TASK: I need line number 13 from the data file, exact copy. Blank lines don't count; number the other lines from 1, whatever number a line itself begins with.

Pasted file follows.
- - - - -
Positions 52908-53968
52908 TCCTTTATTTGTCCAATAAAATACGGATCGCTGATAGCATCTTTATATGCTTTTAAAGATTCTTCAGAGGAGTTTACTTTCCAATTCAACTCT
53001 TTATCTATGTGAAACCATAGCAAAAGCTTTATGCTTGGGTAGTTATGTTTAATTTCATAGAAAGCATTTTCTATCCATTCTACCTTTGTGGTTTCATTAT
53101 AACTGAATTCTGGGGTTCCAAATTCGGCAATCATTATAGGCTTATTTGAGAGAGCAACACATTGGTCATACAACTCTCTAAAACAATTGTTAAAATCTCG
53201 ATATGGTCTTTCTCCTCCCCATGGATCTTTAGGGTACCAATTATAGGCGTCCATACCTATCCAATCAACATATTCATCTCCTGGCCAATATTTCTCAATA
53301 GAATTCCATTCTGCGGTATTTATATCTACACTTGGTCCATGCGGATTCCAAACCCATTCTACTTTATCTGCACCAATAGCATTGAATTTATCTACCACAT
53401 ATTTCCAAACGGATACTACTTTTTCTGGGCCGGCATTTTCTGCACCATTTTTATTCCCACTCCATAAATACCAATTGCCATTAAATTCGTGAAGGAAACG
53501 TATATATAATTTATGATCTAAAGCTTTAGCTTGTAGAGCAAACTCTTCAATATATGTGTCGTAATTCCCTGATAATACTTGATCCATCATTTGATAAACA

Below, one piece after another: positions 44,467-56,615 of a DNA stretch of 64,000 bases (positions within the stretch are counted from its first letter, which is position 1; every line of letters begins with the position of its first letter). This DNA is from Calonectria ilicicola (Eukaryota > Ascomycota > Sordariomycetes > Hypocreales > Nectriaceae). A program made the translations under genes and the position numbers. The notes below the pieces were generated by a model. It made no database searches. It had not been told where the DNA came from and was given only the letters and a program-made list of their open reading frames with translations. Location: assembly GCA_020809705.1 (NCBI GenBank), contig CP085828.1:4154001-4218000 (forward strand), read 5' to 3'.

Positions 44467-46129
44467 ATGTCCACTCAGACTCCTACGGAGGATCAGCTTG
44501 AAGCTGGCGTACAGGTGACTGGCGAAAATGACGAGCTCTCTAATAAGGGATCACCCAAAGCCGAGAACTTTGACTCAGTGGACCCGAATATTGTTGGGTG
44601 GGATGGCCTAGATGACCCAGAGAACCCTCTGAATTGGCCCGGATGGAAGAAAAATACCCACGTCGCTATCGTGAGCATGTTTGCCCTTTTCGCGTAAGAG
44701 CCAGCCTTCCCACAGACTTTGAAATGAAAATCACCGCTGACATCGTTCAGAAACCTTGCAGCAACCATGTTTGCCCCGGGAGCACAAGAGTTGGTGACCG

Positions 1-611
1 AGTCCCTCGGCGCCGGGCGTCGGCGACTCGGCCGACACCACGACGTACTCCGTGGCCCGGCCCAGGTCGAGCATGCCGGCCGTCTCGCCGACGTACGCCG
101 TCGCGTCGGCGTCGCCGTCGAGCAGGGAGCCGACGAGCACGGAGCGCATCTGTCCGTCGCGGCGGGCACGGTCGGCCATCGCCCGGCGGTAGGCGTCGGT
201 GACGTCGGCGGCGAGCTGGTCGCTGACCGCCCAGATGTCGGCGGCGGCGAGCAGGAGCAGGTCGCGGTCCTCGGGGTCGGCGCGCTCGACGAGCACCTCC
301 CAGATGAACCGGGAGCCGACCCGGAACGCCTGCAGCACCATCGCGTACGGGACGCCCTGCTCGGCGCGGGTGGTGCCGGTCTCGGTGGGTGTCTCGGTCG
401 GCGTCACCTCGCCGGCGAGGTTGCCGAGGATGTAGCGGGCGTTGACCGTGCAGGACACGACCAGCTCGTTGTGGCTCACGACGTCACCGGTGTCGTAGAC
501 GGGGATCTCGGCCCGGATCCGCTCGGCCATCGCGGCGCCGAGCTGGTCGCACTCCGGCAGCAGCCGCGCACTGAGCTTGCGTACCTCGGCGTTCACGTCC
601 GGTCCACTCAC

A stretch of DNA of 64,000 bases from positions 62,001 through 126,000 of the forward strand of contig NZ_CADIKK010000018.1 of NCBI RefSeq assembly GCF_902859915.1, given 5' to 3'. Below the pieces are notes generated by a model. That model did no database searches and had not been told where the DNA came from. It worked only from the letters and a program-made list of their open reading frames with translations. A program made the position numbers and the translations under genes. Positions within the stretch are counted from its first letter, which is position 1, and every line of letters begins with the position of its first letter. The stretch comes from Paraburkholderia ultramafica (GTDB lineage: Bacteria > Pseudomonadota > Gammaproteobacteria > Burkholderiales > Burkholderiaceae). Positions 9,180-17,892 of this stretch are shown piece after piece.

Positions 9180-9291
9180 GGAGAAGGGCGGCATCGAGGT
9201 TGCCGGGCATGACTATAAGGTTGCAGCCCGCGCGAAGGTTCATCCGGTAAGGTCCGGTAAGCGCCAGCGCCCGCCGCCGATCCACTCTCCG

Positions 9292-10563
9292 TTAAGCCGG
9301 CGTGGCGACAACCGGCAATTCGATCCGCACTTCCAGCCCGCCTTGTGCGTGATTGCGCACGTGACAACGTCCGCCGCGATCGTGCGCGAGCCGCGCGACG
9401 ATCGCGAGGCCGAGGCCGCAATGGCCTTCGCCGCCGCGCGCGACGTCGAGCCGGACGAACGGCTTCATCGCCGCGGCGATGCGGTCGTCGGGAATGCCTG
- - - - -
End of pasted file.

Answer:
44601 GGATGGCCTAGATGACCCAGAGAACCCTCTGAATTGGCCCGGATGGAAGAAAAATACCCACGTCGCTATCGTGAGCATGTTTGCCCTTTTCGCGTAAGAG